BEIRUT: Speaker Nabih Berri's Amal Movement defended Friday its move to block a third floating power station from docking in Zahrani, South Lebanon, in the latest sign of resurfacing tensions with President Michel Aoun's Free Patriotic Movement.
Amal Movement argued that the party takes pride in denying the power barge access because it "poses an environmental risk as well as an obstacle for the power plants being developed in the area."
Last month, Lebanon received its third floating power station — the 235-megawatt Esra Sultan, built and operated by the privately owned Turkish Karadeniz Energy Group. The power barge, which the Turkish company offered to the Lebanese government free of charge for three months, was described by Energy and Water Minister Cesar Abi Khalil as a temporary but thrifty measure to reduce part of Lebanon’s electricity deficit.
After bickering between the FPM, Amal Movement, and Druze leader Walid Jumblatt's Progressive Socialist Party, the ship will finally be docked in Zouk and contribute to an increase in power supply to residents of Keserwan, Byblos, and part of the Metn region of at least 22 hours daily.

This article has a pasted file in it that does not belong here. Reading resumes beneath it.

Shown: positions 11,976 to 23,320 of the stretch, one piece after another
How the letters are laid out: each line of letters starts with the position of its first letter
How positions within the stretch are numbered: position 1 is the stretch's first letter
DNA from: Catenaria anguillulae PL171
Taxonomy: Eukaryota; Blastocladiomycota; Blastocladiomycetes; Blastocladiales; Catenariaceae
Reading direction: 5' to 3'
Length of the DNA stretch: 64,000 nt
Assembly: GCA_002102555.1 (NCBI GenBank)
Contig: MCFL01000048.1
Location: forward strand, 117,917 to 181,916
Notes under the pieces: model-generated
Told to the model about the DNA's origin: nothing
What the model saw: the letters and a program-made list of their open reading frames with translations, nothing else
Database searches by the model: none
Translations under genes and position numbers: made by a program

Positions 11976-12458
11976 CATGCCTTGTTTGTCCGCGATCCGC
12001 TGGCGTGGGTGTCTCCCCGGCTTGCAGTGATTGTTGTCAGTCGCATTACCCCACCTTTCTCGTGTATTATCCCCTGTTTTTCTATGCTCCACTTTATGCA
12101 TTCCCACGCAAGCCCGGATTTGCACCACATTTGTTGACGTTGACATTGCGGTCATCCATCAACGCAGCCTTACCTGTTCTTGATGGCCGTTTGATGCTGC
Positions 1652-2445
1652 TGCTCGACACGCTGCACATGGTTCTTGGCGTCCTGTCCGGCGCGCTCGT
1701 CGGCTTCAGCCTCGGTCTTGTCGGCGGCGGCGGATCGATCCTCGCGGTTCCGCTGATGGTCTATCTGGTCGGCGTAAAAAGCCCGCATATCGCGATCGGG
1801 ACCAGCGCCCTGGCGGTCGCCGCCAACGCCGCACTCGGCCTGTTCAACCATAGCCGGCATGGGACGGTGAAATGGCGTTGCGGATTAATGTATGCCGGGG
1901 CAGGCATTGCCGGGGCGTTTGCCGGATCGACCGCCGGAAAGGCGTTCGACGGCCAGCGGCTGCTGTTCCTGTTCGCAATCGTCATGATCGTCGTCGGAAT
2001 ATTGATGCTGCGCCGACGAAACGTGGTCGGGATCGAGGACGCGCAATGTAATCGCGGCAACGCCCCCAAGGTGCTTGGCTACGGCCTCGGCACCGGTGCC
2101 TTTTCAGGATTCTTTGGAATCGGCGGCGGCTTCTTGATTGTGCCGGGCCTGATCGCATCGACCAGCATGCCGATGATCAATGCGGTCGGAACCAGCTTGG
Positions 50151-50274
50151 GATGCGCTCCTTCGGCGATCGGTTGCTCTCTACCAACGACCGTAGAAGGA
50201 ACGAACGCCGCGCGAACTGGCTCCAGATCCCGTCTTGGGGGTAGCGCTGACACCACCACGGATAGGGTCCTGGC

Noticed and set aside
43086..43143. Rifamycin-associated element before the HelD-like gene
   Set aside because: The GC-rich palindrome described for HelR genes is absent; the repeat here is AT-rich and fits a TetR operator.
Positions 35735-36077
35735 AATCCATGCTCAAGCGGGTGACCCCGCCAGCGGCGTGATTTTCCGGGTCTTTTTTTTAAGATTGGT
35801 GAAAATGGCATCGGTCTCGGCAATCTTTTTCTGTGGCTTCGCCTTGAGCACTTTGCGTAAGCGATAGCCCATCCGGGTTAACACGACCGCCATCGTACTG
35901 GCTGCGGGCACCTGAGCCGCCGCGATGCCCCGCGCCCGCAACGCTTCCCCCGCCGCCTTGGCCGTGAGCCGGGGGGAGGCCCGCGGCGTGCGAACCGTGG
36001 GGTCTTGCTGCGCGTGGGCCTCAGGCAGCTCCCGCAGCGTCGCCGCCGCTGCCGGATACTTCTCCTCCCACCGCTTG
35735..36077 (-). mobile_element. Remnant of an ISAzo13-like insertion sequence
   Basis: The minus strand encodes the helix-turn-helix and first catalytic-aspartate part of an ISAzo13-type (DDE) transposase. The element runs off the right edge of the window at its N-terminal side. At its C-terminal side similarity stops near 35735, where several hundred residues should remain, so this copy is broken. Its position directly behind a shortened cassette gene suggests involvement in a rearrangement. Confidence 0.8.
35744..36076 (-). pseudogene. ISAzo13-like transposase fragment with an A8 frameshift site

A source at the Energy Ministry told Annahar that the ship will be connected to the power grid in Zouk on Wednesday.
The state-owned Electricite du Liban initially recommended linking the ship to the Zahrani plant but Amal Movement's opposition to the move prompted the Energy Ministry to relocate the floating power station to Jiyyeh, a decision that the PSP had also initially blasted. The Jiyyeh power plant is also technically unequipped to process the full capacity of the power barge, EDL said. The Energy Ministry then decided to connect the power barge to the Zouk power plant where ongoing repairs have led to increased power rationing in Keserwan.
Blackouts have been a fixture of life in this Mediterranean country since the 1975-1990 civil war.
In May, Lebanon's Cabinet approved a one-year extension of the two Turkish-owned and operated Fatmagül and Orhan Bey power ships during a meeting at Baadba palace.
Electricity from the Karadeniz barges costs more than producing it on land but less than the fees private operators charge for backup power during the daily outages. - With AP
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